The importance of astrocytes in Alzheimer’s Disease
Alzheimer’s disease (AD) is a progressive neurodegenerative disorder that impairs cognitive function and interferes with the ability to carry out normal daily tasks. The two most common pathological hallmarks of AD are the generation of toxic amyloid beta (Aβ) peptides and their accumulation in amyloid plaques, and hyperphosphorylation of Tau protein leading to the formation of Tau tangles. These events compromise neuronal cell health and ultimately lead to cell death. While tremendous progress has been made in understanding the underlying molecular mechanisms leading to neuronal loss, it is unclear how non-neuronal cells, such as astrocytes, may contribute to disease pathology or progression.
What are Astrocytes?
Astrocytes are the most abundant glial cell type in the brain, accounting for 20 to 40% of all glial cells, and can be identified with markers such as GFAP and S100β. Astrocytes perform many functions, such as providing metabolic support for neurons and helping to maintain blood-brain barrier (BBB) integrity. Astrocytes are highly sensitive to alterations in their microenvironment. For example, in response to local injury, they undergo morphological changes and alter their gene expression profile to upregulate expression and secretion of a variety of bioactive molecules, such as cytokines and chemokines.
Formalin-fixed, paraffin-embedded rat brain tissue stained with anti-GFAP (clone SMI 24) Alexa Fluor® 488.
Sequencing Alzheimer’s Disease-Associated Astrocytes
In recent years, novel microglial cellular populations associated with disease stages have been identified using single-cell technologies. However, this has not yet been performed for astrocytic cellular diversity. To gain a better understanding of cellular and functional diversity of astrocytes in relation to AD, RNA sequencing methods have been employed to identify transcriptional states of AD-associated astrocytes in a transgenic mouse model. This approach has revealed a unique transcriptional state specific for AD as opposed to wild type (WT) mice, termed disease-associated astrocytes (DAAs). DAAs were found to have high GFAP expression, as well as upregulated genes associated with inflammation, toxic response, and metabolic pathways. Notably, DAAs upregulated Serpina3n and Ctsb, which produce proteins linked to Aβ accumulation and the processing of amyloid precursor protein, respectively.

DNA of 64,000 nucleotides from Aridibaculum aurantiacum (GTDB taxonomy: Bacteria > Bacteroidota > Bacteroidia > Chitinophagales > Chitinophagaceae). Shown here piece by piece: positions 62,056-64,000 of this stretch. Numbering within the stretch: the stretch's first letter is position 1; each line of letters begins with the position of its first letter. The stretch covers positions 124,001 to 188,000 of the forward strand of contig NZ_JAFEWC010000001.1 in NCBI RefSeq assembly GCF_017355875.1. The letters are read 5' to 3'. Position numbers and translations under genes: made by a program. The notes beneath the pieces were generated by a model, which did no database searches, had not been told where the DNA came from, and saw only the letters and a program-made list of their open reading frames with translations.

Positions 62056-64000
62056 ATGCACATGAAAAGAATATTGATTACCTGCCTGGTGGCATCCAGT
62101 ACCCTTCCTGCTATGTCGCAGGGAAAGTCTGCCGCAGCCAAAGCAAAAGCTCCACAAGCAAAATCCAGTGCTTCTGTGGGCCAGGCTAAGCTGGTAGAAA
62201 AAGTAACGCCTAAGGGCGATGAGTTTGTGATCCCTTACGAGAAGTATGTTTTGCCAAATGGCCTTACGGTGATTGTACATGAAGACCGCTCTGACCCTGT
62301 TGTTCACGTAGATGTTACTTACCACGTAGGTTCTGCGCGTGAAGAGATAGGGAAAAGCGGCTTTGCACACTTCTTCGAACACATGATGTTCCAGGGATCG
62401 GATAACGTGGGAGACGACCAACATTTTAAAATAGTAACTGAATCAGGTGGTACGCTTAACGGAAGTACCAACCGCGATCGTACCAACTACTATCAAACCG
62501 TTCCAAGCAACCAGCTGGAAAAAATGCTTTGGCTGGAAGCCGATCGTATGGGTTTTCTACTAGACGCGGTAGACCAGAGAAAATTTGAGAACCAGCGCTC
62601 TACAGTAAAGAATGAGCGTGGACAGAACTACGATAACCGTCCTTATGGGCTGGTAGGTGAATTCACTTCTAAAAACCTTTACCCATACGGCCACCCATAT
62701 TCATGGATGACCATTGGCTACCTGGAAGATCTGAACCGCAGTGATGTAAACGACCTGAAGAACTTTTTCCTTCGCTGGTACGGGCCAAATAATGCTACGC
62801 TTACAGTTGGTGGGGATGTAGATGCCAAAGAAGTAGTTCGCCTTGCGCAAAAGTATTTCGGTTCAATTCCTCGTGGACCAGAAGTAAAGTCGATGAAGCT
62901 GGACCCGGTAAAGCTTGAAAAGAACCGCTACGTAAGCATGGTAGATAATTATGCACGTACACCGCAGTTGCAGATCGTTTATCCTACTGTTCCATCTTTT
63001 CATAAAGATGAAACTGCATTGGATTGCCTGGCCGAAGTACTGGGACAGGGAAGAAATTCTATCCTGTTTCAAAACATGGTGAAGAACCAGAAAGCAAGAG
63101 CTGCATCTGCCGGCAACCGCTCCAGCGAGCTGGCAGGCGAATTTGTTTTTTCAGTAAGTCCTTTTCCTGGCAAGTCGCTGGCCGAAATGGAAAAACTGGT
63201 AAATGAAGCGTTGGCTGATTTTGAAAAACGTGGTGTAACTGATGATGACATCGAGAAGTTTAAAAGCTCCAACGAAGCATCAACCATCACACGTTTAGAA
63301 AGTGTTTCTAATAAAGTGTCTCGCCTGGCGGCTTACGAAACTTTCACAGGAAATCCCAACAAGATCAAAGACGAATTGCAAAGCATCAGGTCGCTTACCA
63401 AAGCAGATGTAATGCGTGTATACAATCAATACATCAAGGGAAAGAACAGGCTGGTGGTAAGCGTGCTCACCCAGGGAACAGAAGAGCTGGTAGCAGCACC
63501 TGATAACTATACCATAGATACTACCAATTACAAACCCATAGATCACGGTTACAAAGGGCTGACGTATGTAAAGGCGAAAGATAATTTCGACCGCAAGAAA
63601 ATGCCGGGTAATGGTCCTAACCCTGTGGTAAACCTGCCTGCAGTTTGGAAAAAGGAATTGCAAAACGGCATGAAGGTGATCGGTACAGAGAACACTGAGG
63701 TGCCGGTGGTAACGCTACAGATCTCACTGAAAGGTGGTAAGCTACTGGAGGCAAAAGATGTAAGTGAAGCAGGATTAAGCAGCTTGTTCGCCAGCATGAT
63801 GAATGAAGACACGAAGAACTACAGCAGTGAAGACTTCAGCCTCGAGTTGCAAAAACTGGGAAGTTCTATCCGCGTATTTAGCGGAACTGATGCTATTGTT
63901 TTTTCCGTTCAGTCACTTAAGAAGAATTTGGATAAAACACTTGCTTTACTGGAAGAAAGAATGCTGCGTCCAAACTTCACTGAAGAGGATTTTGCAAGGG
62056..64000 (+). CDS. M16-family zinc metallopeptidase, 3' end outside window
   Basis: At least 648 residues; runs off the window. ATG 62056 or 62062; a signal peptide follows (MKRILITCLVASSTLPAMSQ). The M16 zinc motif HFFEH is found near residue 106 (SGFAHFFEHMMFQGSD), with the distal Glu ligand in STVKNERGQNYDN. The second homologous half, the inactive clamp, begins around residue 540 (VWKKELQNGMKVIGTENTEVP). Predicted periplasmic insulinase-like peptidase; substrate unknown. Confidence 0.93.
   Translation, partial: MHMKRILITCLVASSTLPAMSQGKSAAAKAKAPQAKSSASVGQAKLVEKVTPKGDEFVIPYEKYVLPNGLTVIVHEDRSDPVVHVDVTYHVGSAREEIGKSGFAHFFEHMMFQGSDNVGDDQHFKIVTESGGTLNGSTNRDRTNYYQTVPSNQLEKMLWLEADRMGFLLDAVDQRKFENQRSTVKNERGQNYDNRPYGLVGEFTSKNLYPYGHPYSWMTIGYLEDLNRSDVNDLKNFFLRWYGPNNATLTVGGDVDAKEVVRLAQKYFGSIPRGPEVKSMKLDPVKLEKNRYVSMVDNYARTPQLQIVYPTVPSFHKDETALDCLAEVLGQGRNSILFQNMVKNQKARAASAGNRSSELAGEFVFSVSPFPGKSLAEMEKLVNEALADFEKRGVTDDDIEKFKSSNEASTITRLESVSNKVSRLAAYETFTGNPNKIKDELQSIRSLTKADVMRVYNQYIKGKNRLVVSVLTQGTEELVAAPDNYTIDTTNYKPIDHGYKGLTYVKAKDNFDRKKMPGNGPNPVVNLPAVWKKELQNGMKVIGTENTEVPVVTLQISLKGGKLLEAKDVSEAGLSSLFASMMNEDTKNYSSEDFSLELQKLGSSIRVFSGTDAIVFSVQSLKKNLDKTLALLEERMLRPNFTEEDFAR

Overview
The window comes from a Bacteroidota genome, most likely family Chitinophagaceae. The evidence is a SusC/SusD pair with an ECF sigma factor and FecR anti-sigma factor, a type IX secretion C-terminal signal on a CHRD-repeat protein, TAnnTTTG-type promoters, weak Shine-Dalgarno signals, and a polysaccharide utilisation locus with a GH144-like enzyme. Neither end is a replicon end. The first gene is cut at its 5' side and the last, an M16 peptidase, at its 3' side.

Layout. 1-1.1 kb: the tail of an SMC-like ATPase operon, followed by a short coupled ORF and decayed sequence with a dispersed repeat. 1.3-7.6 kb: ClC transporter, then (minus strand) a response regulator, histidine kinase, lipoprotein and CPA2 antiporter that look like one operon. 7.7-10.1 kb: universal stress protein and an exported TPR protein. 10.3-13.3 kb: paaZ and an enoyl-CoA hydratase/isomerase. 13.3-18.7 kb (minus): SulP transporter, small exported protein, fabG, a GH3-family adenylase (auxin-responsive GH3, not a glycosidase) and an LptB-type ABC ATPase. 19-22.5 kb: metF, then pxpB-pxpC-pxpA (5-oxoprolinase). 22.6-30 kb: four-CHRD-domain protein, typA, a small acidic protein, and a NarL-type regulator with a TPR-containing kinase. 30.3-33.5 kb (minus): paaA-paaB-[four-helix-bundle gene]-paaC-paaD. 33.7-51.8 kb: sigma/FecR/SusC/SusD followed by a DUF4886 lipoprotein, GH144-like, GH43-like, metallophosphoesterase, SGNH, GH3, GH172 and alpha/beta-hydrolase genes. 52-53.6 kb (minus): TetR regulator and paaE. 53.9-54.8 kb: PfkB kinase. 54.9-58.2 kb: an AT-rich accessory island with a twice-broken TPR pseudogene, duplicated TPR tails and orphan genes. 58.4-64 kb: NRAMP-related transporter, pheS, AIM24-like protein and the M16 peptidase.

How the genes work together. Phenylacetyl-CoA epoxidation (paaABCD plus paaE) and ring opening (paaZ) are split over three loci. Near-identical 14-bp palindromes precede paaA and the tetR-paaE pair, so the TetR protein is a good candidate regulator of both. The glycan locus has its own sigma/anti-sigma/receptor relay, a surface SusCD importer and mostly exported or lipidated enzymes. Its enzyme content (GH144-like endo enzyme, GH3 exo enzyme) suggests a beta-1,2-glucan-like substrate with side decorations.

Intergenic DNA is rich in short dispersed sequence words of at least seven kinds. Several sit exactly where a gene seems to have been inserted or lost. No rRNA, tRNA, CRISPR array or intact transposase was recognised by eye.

Immunohistochemical studies of the spatial distribution among DAAs of GFAP, Vimentin, and Serpin A3N confirm previous findings describing amyloid plaque-mediated activation of astrocytes.
Key Reagents for Alzheimer’s Research
Nordic BioSite can offer a wide range of solutions to profile various cell types and to detect AD-related pathology. Our gold-standard antibodies can be used to distinguish astrocytes from other cell types in the brain, and they can identify the pathological hallmarks of AD using specific antibodies for Aβ peptide and Tau protein. Explore a selection of our Alzheimer’s disease products in the table below. (or similar reference, maybe with Cat#, but it seems that clickable clone names may be enough)
For proteogenomics analysis, our TotalSeq™ oligo-conjugated antibodies allow simultaneous high-parameter protein and RNA profiling at a single-cell level.
Featured Antibodies for Alzheimer’s Research
|APP, Aβ peptides||6E10||Human||IHC-P, WB, ELISA|
|APP, Aβ peptides||M3.2||Mouse, Rat||WB, ELISA|
|Aβ 1-42||12F4||Human, Mouse, Rat||IHC-P, WB, ELISA|
|Aβ 1-40||11A50-B10||Human, Mouse, Rat||IHC-P, WB|
|Aggregated Aβ||A17171C||Human||IHC-P, WB|
|Tau Phospho (Ser262)||A15091A||Human||IHC-P, WB, ELISA|
|Tau, 1-223||A16103A||Human||IHC-P, WB, ELISA|
|Tau, 368-441||A16097F||Human||IHC-P, WB, ELISA|
|Tau Phospho (Thr181)||M7004D06||Human||IHC-P, WB, ELISA|
|GFAP||SMI 24||Human, Mouse, Rat||IHC-P, WB|